Evidence suggests that environmental factors play a significant role in the development and course of bipolar disorder, and that individual psychosocial variables may interact with genetic dispositions. There is fairly consistent evidence from prospective studies that recent life events and interpersonal relationships contribute to the likelihood of onsets and recurrences of bipolar mood episodes, as they do for onsets and recurrences of unipolar depression. There have been repeated findings that between a third and a half of adults diagnosed with bipolar disorder report traumatic/abusive experiences in childhood, which is associated on average with earlier onset, a worse course, and more co-occurring disorders such as PTSD. The total number of reported stressful events in childhood is higher in those with an adult diagnosis of bipolar spectrum disorder compared to those without, particularly events stemming from a harsh environment rather than from the child's own behavior. Early experiences of adversity and conflict are likely to make subsequent developmental challenges in adolescence more difficult, and are likely a potentiating factor in those at risk of developing bipolar disorder.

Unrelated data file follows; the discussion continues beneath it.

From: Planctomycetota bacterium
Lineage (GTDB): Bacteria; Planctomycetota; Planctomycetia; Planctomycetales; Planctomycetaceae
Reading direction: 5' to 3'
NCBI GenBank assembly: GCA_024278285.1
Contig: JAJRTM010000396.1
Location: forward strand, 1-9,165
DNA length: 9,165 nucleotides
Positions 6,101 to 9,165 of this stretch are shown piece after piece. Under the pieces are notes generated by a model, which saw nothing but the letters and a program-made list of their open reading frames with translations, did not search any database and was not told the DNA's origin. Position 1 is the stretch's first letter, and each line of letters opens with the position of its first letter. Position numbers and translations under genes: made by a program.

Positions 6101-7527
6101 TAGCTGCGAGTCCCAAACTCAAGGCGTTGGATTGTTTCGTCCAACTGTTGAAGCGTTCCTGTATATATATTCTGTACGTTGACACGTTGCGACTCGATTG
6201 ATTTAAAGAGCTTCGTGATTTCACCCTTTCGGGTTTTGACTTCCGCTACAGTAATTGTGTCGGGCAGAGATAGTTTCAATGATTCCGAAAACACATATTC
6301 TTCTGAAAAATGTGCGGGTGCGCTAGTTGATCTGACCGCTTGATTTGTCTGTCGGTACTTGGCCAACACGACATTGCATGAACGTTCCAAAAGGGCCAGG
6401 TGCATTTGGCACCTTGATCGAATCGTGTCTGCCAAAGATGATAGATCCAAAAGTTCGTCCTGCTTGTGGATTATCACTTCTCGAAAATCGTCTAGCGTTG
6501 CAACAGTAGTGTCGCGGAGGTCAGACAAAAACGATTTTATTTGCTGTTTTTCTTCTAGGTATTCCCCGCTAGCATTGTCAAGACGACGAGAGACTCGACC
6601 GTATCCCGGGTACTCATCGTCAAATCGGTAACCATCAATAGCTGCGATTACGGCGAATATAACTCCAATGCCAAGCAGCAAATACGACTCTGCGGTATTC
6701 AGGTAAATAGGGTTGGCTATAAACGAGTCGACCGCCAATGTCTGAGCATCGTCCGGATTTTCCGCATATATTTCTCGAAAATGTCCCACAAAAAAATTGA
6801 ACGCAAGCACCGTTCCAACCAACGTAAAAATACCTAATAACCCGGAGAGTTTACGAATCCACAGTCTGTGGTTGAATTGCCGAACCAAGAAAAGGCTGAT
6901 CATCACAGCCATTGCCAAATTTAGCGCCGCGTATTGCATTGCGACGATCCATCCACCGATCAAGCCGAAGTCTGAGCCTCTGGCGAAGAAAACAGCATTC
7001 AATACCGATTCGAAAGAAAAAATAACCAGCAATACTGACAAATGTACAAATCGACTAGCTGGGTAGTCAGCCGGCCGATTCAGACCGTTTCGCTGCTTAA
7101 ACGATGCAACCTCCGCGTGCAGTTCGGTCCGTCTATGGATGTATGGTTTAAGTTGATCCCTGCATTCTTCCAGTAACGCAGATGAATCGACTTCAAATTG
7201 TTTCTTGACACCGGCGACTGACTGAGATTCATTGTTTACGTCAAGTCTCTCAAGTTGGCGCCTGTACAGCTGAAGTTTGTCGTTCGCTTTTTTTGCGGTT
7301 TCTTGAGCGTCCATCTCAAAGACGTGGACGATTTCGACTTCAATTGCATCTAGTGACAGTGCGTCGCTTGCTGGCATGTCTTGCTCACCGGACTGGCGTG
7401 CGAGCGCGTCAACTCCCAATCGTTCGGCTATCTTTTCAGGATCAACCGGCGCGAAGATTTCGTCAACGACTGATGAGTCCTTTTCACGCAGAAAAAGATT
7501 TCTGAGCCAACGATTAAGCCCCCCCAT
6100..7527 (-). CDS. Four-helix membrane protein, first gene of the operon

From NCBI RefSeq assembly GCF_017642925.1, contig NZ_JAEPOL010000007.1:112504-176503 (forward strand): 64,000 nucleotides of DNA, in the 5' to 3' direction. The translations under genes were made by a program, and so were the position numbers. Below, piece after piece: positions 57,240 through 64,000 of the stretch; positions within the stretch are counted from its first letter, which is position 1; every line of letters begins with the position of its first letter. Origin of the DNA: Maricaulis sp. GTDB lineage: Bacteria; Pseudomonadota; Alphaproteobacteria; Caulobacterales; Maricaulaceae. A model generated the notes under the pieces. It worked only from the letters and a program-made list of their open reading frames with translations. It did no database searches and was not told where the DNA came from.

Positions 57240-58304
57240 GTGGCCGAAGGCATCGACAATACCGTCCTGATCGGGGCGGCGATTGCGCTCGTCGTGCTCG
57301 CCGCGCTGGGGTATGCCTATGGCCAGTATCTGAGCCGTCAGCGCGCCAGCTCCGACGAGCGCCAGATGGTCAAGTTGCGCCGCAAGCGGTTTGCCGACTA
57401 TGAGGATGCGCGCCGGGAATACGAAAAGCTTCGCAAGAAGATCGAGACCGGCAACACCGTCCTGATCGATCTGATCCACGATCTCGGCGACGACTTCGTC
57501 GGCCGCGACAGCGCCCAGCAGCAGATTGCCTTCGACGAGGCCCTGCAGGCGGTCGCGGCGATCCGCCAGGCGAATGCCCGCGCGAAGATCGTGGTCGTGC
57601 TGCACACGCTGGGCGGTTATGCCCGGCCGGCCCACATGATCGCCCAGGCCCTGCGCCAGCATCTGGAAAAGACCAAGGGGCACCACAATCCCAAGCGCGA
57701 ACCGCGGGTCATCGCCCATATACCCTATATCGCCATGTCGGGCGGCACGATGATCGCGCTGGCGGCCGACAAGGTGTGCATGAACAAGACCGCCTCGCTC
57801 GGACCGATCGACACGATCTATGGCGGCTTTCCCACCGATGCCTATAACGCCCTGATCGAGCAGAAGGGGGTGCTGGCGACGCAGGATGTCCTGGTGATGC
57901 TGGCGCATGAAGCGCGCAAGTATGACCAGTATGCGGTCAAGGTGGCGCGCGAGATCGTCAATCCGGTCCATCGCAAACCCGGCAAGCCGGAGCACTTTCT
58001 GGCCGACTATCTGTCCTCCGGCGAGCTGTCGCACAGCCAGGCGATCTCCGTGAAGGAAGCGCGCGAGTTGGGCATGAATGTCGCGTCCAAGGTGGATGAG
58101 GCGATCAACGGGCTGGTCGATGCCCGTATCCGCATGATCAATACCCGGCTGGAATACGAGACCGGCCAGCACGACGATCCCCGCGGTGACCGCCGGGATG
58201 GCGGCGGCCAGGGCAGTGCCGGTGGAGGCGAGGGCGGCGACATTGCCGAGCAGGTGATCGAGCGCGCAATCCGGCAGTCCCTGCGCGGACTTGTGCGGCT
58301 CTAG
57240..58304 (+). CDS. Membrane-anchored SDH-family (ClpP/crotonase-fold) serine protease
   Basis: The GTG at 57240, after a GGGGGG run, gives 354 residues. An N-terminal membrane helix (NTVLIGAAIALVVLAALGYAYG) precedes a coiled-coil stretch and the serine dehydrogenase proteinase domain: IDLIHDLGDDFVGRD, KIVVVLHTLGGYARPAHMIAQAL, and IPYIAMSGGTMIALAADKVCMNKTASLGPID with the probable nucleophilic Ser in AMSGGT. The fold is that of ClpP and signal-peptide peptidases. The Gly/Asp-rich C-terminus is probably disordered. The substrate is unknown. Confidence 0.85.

While I can't remember any mood cycling as a child or as a teenager (until I hit about 18/19), I certainly had major depressive episodes from the age of 14 onwards. Prior to that I can't really remember being a very happy child due to the amount of crap I had going on at home and my mother's own very messed up ways of dealing with things. Maybe that was part of the reason that I found the idea of myself being bipolar so hard to deal with. I knew her behaviour wasn't normal but never really associated it with any mental health issues and just thought she was a very messed up woman who is a complete bitch (which she is but...). In some ways I'm a bit more understanding of how she treated me, but I still feel anger towards her non acceptance, her delusions of what actually happened and how she tried to mess with my head by convincing me that what I knew to be right was wrong. I feel some degree of pity towards her now which I didn't really have before.